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It is defined when the child becomes ready for social communication
According to American scientists, children can be ready to enter the society from the age of six.
The ability to respond to the mood and reaction of others is a very important feature that is simply necessary for the child's normal social adaptation. Over the past few years, scientists have been actively engaged in the analysis of human brain structures responsible for socialization. A new experiment, the results of which were published in the periodical Child Development, allowed to study the adaptation processes in the child's brain. The results of the study can equally be useful to both parents and professionals who work with children with autism.
Throughout the study, researchers from the American Massachusetts Institute of Technology and the Yale University scanned the brain in thirteen children, in the age group of six to eleven. Scanning was carried out at a time when children were read all kinds of children's works.
Experts noticed that at a time when the story was about sensuality, dreams, skills, moods or about the characters' characters, the children had increased mental activity in certain areas of the brain. In case the narrative changed in the direction of descriptions of nature or surrounding objects, the activity of the brain structures noticeably decreased.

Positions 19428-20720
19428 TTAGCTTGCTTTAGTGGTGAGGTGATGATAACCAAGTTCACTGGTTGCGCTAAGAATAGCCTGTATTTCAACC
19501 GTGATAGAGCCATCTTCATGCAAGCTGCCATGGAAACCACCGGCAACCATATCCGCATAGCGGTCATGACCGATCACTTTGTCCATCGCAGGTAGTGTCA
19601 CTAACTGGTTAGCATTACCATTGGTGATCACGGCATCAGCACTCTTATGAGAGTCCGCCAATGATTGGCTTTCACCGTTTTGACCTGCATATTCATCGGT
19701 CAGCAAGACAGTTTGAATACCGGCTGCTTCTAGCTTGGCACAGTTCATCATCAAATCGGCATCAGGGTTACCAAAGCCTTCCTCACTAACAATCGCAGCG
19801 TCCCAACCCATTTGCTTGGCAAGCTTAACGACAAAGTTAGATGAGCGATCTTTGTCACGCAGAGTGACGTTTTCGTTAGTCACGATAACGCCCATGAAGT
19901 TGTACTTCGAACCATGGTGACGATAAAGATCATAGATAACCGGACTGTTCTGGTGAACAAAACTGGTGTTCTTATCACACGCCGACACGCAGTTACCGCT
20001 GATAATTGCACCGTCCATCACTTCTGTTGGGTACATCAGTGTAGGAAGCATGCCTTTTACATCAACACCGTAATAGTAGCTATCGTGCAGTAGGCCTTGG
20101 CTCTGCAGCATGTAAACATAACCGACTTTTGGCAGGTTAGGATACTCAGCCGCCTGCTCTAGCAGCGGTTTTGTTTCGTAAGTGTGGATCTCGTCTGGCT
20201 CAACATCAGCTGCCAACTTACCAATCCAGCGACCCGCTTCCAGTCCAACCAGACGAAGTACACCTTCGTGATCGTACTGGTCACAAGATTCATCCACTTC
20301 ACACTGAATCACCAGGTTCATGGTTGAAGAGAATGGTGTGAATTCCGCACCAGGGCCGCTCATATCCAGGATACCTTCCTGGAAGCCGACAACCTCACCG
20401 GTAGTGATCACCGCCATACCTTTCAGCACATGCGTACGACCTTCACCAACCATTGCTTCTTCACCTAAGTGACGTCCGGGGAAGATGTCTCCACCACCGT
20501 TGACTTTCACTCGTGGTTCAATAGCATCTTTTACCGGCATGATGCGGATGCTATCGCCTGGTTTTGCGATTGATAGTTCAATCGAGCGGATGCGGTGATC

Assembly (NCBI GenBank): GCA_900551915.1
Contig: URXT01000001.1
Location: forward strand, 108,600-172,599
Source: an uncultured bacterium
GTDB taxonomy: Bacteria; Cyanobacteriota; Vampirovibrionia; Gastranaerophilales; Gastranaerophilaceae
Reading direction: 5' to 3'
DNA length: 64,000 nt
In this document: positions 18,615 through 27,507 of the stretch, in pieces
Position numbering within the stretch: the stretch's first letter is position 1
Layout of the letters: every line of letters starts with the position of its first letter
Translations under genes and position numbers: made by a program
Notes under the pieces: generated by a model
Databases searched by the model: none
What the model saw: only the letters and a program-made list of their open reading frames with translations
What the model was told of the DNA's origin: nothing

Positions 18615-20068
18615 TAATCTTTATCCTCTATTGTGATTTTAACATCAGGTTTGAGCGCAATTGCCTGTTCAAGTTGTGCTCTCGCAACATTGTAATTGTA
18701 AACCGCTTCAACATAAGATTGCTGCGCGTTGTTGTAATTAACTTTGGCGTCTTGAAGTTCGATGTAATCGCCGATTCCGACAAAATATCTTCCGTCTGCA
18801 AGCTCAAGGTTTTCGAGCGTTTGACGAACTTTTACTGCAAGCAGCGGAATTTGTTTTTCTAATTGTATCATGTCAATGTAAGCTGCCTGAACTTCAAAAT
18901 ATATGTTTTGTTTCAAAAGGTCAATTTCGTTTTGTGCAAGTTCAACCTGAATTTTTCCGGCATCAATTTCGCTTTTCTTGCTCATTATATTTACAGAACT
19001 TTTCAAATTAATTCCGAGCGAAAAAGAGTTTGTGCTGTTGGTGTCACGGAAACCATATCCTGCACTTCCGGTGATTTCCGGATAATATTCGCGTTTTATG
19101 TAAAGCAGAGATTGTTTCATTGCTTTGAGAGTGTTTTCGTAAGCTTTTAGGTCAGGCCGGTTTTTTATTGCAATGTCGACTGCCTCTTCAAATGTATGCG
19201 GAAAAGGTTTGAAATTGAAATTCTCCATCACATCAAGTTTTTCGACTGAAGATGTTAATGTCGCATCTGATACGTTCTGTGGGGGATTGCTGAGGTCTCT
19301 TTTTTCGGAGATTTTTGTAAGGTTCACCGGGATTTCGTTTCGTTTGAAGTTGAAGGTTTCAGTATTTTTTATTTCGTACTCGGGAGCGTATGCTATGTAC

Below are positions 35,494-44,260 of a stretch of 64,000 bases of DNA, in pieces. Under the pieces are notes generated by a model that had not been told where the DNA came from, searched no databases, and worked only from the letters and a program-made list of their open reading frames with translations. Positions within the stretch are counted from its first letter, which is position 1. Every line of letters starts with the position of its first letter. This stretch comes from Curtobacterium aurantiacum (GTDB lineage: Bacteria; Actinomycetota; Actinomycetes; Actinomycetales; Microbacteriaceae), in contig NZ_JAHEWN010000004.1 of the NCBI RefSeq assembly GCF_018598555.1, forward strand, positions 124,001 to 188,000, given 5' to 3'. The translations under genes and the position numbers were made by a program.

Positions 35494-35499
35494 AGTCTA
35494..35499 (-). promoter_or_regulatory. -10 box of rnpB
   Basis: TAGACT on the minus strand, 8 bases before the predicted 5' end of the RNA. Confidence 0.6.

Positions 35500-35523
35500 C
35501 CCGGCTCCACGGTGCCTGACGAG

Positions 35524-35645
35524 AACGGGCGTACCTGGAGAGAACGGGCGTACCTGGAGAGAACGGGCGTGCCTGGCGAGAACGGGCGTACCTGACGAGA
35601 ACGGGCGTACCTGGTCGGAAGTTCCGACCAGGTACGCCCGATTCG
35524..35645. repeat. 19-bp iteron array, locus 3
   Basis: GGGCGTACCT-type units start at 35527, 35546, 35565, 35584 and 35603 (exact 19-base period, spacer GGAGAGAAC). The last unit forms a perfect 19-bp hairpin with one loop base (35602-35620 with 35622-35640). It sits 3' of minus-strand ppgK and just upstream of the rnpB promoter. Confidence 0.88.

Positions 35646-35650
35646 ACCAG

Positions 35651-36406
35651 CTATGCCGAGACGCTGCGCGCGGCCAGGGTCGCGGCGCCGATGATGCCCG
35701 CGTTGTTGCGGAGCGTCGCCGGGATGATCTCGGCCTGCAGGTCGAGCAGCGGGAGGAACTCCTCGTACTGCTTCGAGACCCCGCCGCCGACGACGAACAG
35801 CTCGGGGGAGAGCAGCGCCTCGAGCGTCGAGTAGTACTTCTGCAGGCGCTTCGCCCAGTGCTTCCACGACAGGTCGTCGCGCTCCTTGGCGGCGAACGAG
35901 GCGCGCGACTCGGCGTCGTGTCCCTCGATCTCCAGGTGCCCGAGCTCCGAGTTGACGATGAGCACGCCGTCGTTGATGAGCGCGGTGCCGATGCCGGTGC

It should also be pointed out that the intensity of the brain function in the departments responsible for socialization had much in common with the active processes occurring in the brain in adults. But there was one very important difference: the work of one of the brain areas over the years has changed significantly. For example, in a six-year-old child, such a site played a primary role in the reaction of conclusions about the surrounding people. However, by the age of eleven, the same site was performing a more specific function: it was activated when the child began to reflect on what other people think.
"The difference we found is a characteristic example of development and age-related improvement in the brain. It will provide answers to the many questions that are put before us. And, above all, this is a question that concerns an atypical social adaptation - we mean autism, "Dr. Rebecca Saxe (one of the study's leaders) commented on the results of the experiment. A child with autism has a lot of problems - sometimes it is difficult for him to assess and interpret the feelings and thoughts of people around him. Scientists hope that eventually they will be able to understand how the human brain manages to learn to analyze other people's thoughts, to perceive them. In the future, specialists will have to find out what processes occur in the human brain in the course of autism. This will allow us to start developing new successful methods for treating this common disorder.